Sorry I can't engage this more positively -- your piece is provocative as always, but it feels like a solution in search of a problem. And perhaps, it feels like a bit of a polemical jab against sexual prudes -- with nothing to be gained on the ground, since the young people involved need no lead from the law to explore alternatives to procreative sex. Probably not a wise strategy to take in the legal regulation of sexual behavior.
I raise your "Yay! Blowjobs!" to a "Mmm! Muff-diving!"
(Repost, turning all the <s I posted first time into <s instead.)
I can now understand why this may be unnecessarily puzzling to US American eyes; it may well be more of a British problem than one which applies in the US. :-)
Here's what I believe the British law to be
- and if that isn't a reliable source, I will pay the consequences. I believed there to be a flat minimum of 16, regardless of the age gap between the partners; looking at it again, the 11/15/99 mail suggests that male(13<age<16)/female(16<age) may be legal, though every other source I've seen suggests either age being <16 leading to illegality. Accordingly, while I have no qualms with your first four paragraphs, they're relevant to a slightly different discussion. (Which, I accept, may well be a more relevant discussion to the wider scheme of things in practice, but isn't the discussion I want to have in this thread.)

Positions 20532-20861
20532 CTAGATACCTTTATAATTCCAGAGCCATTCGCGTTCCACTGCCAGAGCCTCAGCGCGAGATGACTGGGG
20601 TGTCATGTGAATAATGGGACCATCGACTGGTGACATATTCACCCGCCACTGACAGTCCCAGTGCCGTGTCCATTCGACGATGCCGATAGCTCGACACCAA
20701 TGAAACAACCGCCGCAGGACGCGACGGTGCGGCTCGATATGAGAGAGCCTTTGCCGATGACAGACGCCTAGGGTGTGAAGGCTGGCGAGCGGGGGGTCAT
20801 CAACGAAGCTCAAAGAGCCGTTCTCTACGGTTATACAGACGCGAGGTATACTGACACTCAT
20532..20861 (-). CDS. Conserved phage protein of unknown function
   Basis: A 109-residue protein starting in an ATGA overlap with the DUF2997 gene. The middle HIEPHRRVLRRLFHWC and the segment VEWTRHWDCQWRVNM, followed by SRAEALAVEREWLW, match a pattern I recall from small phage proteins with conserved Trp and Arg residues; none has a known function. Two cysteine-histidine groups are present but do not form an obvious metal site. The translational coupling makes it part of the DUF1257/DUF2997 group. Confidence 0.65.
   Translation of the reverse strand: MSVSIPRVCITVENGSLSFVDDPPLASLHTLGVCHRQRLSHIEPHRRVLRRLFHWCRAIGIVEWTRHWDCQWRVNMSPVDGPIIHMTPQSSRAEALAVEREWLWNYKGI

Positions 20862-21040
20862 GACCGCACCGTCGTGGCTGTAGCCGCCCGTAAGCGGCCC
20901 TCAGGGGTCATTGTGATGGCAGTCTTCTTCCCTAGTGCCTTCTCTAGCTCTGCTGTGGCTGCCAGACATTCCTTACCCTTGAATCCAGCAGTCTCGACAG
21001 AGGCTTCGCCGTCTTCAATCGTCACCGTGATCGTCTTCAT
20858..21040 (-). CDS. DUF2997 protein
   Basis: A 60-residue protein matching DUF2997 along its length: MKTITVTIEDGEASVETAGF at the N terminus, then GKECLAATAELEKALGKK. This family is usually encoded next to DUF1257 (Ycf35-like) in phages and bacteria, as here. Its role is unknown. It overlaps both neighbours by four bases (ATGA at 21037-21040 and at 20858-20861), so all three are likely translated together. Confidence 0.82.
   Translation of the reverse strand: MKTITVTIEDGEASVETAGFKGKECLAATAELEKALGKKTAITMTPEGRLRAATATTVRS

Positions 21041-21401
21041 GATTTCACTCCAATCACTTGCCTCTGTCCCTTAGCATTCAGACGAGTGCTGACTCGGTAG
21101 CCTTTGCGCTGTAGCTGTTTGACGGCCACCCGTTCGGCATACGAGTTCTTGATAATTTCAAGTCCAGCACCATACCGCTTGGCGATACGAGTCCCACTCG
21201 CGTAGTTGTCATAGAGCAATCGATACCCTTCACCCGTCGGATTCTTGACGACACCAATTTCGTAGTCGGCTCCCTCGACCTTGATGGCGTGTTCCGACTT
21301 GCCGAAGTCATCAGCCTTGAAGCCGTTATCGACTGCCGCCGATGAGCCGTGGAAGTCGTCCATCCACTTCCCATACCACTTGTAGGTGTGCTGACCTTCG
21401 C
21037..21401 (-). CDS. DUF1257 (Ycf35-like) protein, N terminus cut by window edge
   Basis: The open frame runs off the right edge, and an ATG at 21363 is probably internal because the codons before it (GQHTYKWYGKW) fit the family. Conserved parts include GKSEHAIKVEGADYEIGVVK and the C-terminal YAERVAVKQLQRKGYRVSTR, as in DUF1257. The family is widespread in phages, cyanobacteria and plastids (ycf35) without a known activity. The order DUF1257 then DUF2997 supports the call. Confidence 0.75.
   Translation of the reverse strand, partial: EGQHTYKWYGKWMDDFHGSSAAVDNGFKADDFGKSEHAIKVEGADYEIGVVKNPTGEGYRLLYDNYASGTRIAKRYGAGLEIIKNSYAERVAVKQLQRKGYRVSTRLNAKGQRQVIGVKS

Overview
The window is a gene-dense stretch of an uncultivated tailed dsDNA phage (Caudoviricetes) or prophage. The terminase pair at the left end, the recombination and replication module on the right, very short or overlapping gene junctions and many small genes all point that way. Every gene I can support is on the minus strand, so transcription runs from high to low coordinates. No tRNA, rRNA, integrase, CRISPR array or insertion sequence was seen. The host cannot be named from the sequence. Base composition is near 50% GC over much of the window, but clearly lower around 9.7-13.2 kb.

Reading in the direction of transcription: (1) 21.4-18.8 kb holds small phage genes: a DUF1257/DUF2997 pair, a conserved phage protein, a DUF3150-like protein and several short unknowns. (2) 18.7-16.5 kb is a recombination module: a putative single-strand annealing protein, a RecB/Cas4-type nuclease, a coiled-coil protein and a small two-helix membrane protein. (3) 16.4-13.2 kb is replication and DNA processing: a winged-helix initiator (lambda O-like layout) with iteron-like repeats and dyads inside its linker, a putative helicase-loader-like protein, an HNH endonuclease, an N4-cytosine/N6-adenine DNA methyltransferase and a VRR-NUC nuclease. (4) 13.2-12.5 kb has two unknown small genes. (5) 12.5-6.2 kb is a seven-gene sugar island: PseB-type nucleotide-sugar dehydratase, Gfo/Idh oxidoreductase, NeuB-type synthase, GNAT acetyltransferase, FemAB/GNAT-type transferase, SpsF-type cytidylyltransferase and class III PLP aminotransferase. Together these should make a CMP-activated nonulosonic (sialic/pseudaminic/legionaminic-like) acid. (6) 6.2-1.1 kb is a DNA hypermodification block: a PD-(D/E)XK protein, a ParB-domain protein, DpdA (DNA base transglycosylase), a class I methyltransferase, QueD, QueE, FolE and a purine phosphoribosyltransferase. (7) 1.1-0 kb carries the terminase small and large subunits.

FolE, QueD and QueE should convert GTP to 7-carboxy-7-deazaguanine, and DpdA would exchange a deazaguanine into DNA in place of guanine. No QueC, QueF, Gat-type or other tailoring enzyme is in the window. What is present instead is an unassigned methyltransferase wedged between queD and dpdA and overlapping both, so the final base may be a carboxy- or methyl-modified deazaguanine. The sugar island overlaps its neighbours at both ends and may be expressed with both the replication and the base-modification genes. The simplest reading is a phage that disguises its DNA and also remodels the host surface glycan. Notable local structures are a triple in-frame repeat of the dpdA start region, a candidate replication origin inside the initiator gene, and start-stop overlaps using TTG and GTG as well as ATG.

As an aside, I did enjoy the quote from Sexual Offences (Amendment) Act 2000 Chapter 44 quoting the flowery legal language still in use today - BE IT ENACTED by the Queen's most Excellent Majesty
. I haven't heard that form of speech since... well, Bill and Ted
this afternoon on Channel 4.it feels like a solution in search of a problem
You might well not know this, but Britain has what many people consider to be a large problem with underage and teenage pregnancies. I'm not sure how our rates compare to the US; the only figure I can find is (bottom of this page) over 8 pregancies p.a. per 1000 girls age<16
from a few years back. Another article suggests The UK has the highest rate of teenage pregnancy in western Europe, twice that of Germany, three times higher than France and six times that of the Netherlands.
That stat might be 13<age<20 or it might be 13<age<16; it's unclear.
I perceive the issue to be broadly thought of as a problem in the UK; while I don't claim omniscience on this issue, the only source I've seen suggesting lowering both ages of consent is Peter Tatchell, calling for equality at 14, not equality at 16